Slack, too, has its detractors. “I don’t love it,” admits Cassandra. “I miss the days when everything I needed to know was in my inbox. I know someone told me this thing, but did they tell it to me on Slack or in an email?”

 

4. Explore the path that's right for you

Don’t be easily swayed by trends – a new idea might be just a fad. Decide if you want to be a trailblazer for something and can afford to fail, or if you want to wait for other organisations to test the water. A flash bit of kit might not even suit your audience – and they might not appreciate you paying for it.

On the flip side, don’t bury your head in the sand. Know what’s on the market – even if it is just to dismiss it from your mix options at that point in time. Keep in touch with old contacts, go to events, conferences and seminars, read up on new tools and technologies and invite ideas through your social networks.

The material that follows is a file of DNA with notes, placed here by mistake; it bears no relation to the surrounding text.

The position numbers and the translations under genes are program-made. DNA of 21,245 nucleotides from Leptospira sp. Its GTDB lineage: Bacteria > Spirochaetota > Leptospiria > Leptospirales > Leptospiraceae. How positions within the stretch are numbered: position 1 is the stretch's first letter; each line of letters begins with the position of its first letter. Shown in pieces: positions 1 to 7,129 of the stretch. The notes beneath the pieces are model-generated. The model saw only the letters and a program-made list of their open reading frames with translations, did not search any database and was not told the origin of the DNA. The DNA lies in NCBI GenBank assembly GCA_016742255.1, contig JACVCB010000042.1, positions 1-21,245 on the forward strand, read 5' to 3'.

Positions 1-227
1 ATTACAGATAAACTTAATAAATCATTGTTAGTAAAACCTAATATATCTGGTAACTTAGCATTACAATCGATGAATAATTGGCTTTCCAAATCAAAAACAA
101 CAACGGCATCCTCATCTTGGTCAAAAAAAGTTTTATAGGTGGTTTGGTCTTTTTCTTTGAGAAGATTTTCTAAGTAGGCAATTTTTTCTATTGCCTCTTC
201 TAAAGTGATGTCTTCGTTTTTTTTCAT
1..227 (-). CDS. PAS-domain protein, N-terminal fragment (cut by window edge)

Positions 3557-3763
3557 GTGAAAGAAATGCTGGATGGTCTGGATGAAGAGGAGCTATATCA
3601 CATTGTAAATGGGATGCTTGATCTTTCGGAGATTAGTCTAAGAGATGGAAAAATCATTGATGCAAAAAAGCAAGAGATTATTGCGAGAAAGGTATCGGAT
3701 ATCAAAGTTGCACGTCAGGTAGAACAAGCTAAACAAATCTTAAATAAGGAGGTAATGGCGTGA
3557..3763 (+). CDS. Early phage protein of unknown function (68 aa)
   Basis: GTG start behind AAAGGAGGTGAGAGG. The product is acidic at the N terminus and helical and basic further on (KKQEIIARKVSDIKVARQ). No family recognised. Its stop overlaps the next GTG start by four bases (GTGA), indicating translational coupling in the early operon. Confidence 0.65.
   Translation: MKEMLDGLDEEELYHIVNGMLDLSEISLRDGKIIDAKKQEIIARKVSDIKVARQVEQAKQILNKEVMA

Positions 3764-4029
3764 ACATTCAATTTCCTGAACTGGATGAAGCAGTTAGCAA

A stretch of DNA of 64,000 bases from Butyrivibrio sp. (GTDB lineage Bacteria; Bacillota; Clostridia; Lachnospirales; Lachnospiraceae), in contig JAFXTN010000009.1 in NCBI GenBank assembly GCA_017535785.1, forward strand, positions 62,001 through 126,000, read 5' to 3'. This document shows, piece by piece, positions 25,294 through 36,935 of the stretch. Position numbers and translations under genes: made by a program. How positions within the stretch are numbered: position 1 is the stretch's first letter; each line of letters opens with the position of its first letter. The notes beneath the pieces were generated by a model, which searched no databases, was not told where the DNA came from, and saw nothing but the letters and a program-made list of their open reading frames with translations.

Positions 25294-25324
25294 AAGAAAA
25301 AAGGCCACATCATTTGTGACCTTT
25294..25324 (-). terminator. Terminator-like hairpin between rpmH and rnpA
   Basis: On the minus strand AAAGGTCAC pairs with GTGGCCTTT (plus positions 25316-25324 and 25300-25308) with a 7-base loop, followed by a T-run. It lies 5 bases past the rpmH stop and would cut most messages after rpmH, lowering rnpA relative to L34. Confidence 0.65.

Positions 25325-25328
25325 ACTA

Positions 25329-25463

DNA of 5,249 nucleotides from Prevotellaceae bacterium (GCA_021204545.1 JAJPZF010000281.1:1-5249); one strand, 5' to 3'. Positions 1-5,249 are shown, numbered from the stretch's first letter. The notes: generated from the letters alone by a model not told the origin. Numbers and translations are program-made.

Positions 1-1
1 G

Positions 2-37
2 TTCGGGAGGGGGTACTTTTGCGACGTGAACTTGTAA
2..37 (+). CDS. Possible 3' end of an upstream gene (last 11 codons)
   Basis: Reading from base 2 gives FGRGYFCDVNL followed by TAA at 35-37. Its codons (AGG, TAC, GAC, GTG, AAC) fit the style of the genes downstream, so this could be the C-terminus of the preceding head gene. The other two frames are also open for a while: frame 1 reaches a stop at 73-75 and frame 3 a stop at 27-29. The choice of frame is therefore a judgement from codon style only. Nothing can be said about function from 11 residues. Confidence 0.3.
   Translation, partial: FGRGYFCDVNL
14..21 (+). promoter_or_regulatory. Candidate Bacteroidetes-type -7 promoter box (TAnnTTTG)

At BDO, the IC team did a one-day review of new and existing channels to decide what could work for them. “We each picked a channel to research,” says Nicola Lally. “We spent a day discussing – almost pitching – our channels, looking at what was good about it and how all the channels interplayed.”

 

5. Be more mobile

If you aren’t looking at mobile comms yet, you need to catch up. Smartphones overtook laptops as UK internet users’ preferred device back in 2015. People happily eyeball their smartphones for around two hours a day, and more than 95 per cent of 16–24-year-olds own one.